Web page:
Incidence of patients with bone metastases at diagnosis of solid tumors in adults: a large population-based study.

Jin-Feng Huang, Jianfei Shen, Xiao Li, Ramesh Rengan, Nicola Silvestris, Minqi Wang, Lisa Derosa, Xuanqi Zheng, Andrea Belli, Xiao-Lei Zhang, Yan Michael Li, Aimin Wu

Research output: Contribution to journalArticlepeer-review


Background: Bones are one of the most common metastatic sites for solid malignancies. Bone metastases can significantly increase mortality and decrease the quality of life of cancer patients. In the United States, around 350,000 people die each year from bone metastases. This study aimed to analyze and update the incidence and prognosis of bone metastases with solid tumors at the time of cancer diagnosis and its incidence rate for each solid cancer.

Methods: We used the Surveillance, Epidemiology, and End Results (SEER) database to find patients diagnosed with solid cancers originating from outside the bones and joints between 2010 and 2016. Data were stratified by age, sex, and race. Patients with a tumor in situ or with an unknown bone metastases stage were excluded. We then selected most of the sites where cancer often occurred, leaving 2,207,796 patients for the final incidence analysis. For the survival analysis, patients were excluded if they were diagnosed at their autopsy or on their death certificate, or had unknown follow-ups. The incidence of bone metastases and overall survival was compared between patients with different primary tumor sites.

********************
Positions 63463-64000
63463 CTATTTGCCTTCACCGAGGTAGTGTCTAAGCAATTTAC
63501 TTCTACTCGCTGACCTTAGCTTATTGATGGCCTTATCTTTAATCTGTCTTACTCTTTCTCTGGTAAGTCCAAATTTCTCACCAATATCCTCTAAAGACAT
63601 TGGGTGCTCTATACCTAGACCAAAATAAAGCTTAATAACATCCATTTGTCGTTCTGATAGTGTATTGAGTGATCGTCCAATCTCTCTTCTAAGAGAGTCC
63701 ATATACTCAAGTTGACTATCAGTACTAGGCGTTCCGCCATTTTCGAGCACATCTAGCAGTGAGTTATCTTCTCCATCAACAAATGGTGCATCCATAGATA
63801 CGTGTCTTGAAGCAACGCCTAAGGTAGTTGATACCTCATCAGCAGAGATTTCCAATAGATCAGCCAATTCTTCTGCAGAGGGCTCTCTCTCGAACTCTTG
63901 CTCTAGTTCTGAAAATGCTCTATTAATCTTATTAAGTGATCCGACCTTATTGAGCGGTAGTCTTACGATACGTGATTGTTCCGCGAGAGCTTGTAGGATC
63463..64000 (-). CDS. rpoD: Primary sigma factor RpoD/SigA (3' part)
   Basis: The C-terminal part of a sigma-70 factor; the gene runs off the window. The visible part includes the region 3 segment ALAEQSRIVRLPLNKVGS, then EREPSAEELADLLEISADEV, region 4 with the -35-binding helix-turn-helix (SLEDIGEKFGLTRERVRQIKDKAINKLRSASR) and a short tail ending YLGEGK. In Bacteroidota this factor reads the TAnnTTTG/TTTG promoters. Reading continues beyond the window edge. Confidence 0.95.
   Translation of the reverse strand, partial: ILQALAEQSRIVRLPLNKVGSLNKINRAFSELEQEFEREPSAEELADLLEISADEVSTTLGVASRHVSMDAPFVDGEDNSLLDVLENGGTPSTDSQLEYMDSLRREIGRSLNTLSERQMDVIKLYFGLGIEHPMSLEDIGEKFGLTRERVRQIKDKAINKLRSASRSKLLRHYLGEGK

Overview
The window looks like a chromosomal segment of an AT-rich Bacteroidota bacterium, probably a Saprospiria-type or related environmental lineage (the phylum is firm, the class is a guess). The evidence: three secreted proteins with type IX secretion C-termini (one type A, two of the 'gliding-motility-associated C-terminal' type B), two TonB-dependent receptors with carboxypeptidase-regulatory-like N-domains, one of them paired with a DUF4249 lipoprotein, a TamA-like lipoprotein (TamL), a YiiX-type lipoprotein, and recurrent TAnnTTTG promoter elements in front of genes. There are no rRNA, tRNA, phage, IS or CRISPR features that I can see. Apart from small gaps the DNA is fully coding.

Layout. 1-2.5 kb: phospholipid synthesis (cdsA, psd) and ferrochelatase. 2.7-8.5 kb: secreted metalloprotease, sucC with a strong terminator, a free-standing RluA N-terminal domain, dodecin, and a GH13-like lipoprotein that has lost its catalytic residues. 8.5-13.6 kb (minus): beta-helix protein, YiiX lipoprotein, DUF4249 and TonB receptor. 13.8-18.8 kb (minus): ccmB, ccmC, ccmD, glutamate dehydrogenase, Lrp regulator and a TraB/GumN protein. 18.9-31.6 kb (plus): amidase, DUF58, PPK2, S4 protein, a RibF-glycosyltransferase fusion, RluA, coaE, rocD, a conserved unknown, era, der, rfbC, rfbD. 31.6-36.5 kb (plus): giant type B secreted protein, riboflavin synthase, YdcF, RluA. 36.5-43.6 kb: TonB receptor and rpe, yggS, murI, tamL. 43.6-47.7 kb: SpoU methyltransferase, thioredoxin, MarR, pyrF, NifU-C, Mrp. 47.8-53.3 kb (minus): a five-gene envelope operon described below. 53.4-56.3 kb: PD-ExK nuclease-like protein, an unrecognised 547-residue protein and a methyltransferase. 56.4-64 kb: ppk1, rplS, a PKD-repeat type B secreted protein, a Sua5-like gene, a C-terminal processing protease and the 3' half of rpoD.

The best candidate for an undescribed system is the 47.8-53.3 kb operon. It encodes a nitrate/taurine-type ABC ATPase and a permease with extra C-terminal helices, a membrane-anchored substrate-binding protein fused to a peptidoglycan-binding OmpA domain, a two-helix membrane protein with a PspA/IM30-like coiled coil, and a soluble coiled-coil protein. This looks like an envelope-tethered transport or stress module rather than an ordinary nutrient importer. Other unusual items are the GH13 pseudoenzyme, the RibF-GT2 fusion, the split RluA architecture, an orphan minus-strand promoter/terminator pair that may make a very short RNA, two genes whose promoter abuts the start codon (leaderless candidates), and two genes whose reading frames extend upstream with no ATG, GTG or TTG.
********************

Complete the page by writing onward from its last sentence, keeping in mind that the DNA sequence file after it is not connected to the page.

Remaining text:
Results: We identified 2,470,634 patients, including 426,594 patients with metastatic disease and 113,317 patients with bone metastases, for incidence analysis. The incidence of bone metastases among the metastatic subset was 88.74% in prostate cancer, 53.71% in breast cancer, and 38.65% in renal cancer. In descending order of incidence, there were patients with other cancers in the genitourinary system (except for renal, bladder, prostate, and testicular cancer) (37.91%), adenocarcinoma of the lung (ADC) (36.86%), other gynecologic cancers (36.02%), small-cell lung cancer (SCLC) (34.56%), non-small cell lung cancer not otherwise specified and others [NSCLC (NOS/others)] (33.55%), and bladder (31.08%) cancers. The rate of bone metastases is 23.19% in SCLC, 22.50% in NSCLC (NOS/others), 20.28% in ADC, 8.44% in squamous cell carcinoma of the lung (SCC), and 4.11% in bronchioloalveolar carcinoma [NSCLC (BAC)]. As for the digestive system, the overall bone metastases rate was 7.99% in the esophagus, 4.47% in the gastric cancer, 4.42% in the hepatobiliary cancer, 3.80% in the pancreas, 3.26% in other digestive organs, 1.24% in the colorectum, and 1.00% in the anus. Overall, the incidence rate of bone metastases among the entire cohort in breast and prostate cancer was 3.73% and 5.69%, respectively.

Conclusions: The results of this study provide population-based estimates for the incidence rates of patients with bone metastases at initial diagnosis of their solid tumor. The findings can help clinicians to early detect bone metastases by bone screening to anticipate the occurrence of symptoms and favorably improve the prognosis.

Original languageEnglish
Article number482
JournalAnnals of Translational Medicine
Issue number7
Publication statusPublished - Apr 2020


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